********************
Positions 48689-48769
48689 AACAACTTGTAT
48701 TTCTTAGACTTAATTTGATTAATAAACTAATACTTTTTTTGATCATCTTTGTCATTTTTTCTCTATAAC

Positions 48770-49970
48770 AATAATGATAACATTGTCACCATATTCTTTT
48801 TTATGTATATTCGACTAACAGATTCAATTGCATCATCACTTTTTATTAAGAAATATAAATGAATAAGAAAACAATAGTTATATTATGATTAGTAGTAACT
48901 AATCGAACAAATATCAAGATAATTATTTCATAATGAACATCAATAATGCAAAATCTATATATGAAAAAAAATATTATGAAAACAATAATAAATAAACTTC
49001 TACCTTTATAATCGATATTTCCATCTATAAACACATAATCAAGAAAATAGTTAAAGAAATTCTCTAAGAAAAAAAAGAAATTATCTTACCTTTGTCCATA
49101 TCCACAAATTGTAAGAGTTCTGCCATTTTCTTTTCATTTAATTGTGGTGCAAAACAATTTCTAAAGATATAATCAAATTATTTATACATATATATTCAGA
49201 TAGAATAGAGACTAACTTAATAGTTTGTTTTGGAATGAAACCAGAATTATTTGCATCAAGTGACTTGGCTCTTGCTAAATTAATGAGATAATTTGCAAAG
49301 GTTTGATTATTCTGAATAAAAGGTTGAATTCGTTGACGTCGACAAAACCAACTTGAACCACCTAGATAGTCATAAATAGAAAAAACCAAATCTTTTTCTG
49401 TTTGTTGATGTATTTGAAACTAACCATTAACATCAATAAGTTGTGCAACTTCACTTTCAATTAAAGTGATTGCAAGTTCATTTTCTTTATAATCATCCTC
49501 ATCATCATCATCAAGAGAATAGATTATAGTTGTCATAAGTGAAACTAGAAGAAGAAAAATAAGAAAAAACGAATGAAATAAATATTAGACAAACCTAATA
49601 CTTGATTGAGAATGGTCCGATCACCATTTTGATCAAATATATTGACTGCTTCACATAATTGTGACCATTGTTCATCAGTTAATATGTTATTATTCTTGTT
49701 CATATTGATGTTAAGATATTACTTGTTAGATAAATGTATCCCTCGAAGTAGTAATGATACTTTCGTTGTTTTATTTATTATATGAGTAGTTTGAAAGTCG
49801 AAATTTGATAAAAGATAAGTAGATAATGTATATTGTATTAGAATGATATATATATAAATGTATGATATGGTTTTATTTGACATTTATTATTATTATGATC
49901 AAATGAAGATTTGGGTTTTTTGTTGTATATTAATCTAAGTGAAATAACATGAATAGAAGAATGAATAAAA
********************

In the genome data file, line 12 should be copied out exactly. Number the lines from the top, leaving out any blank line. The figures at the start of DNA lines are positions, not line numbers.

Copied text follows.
49401 TTTGTTGATGTATTTGAAACTAACCATTAACATCAATAAGTTGTGCAACTTCACTTTCAATTAAAGTGATTGCAAGTTCATTTTCTTTATAATCATCCTC